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Why invest in shares?

Most investment experts agree that while there’s no right or wrong way to invest, usually you’ll be better off with a mix of the different asset categories, such as shares or property, and then being diversified within that category. The reason for this is that one asset category rarely consistently performs better than all others, and that when blended together, different assets can complement each other and produce a higher overall return, with less risk.

Shares are considered to be a “growth” asset, meaning that a large part of the total return should be generated from an increase in their value. The other part of the return is income through the payment of dividends.

Over the long term, shares have delivered outstanding returns for investors. The following chart from Vanguard shows the accumulated value of $10,000 invested in January 1970 in Australian shares (blue), international shares (red), US shares (yellow), Australian bonds (green) and cash (purple).

By March 2019, $10,000 invested in Australian shares had grown to a staggering $946,014. This assumes that the $10,000 was invested in a representative index, income is re-invested, and is before fees, costs or taxes. That said, turning $10,000 into almost a million dollars is a pretty good outcome, equivalent to an average rate of return of 9.7% a year.

US shares, as measured by the S&P 500 index, have done even better – more than $2 million, while Australian bonds would be worth $474,957 and cash $425,555.

Value of $10,000 invested on 1 January 1970

Note that it hasn’t always been plain sailing for the Aussie share market, with crashes including the 1987 Black Monday crash; the dotcom bust of 2000 and global financial crisis in 2008-09. Importantly, the market has recovered on each occasion.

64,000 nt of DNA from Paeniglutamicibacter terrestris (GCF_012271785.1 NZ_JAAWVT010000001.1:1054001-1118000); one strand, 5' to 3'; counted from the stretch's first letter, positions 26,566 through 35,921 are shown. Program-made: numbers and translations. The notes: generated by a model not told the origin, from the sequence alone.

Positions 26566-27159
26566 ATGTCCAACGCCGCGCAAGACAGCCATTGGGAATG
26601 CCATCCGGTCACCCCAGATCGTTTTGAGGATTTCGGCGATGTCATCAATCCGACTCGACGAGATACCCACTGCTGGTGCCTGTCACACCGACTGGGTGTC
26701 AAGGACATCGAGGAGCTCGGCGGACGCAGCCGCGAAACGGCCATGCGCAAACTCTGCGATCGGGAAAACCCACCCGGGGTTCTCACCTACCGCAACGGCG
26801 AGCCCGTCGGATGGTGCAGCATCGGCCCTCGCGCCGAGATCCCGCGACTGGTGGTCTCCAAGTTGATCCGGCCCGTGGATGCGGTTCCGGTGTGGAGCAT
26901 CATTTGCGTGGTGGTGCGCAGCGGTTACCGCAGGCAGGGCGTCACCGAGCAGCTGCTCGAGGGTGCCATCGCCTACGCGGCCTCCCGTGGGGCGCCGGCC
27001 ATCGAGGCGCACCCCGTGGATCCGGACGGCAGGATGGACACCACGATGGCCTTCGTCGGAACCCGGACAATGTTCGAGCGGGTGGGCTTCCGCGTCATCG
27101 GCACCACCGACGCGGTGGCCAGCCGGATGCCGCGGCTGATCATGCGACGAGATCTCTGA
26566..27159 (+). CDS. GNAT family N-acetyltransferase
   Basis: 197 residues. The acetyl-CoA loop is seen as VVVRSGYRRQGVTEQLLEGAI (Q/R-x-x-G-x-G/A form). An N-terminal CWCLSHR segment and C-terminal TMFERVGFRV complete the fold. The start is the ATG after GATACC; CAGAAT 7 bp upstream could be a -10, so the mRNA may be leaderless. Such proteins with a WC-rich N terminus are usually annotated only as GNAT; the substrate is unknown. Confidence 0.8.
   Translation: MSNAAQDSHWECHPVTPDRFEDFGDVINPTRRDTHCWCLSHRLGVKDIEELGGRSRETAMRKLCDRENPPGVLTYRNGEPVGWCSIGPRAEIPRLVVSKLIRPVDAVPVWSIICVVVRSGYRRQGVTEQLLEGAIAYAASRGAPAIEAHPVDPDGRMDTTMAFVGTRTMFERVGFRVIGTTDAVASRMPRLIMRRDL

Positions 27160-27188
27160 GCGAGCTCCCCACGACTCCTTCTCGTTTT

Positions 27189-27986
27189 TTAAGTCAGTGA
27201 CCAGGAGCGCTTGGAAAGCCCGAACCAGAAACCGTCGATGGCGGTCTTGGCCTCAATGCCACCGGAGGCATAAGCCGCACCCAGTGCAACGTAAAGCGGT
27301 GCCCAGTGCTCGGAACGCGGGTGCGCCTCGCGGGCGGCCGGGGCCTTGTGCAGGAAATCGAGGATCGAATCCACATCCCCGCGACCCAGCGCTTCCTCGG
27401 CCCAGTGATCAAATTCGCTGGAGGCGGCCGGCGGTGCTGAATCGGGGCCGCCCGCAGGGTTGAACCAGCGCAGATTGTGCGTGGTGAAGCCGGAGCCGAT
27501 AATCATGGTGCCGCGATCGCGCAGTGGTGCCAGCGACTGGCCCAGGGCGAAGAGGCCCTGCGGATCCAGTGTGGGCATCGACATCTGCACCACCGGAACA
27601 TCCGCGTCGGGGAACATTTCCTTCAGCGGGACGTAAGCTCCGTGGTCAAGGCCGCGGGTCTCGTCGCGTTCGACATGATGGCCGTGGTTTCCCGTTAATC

Over shorter periods, shares can be more volatile than other asset classes such as bonds, cash and sometimes property. This is highlighted in the following table, which shows returns up to 31 December 2018. In the calendar year 2018, the Australian share market suffered a negative return of 3.1%. However, over the 15 years to 31 December 2018, it returned an average of 8.2% a year, higher than the other asset categories.

Typically, shares will perform better than cash over the medium term and should deliver a positive “real” return, that is, higher than inflation.

Asset Sector Performance – returns to 31 December 2018


1 year

3 years

5 years

10 years

15 years

Australian shares


6.7% pa

5.6% pa

8.9% pa

8.2% pa

International shares (unhedged)


7.5% pa

9.8% pa

9.6% pa

6.6% pa

Australian listed property


7.6% pa

12.5% pa

10.7% pa

5.6% pa

Australian bonds


3.7% pa

4.7% pa

5.2% pa

5.7% pa



1.9% pa

2.2% pa

3.1% pa

4.1% pa

Source: Chant West

Of course, the returns above are for the overall asset category, and the share market comprises more than 1,000 companies, each delivering a different return. Even in a bad year, some companies will deliver an outstanding performance for their shareholders. And in really good years, not all companies will deliver positive returns.


The advantages of shares

In addition to the potential for high returns over the medium term, shares offer several advantages compared to other asset classes: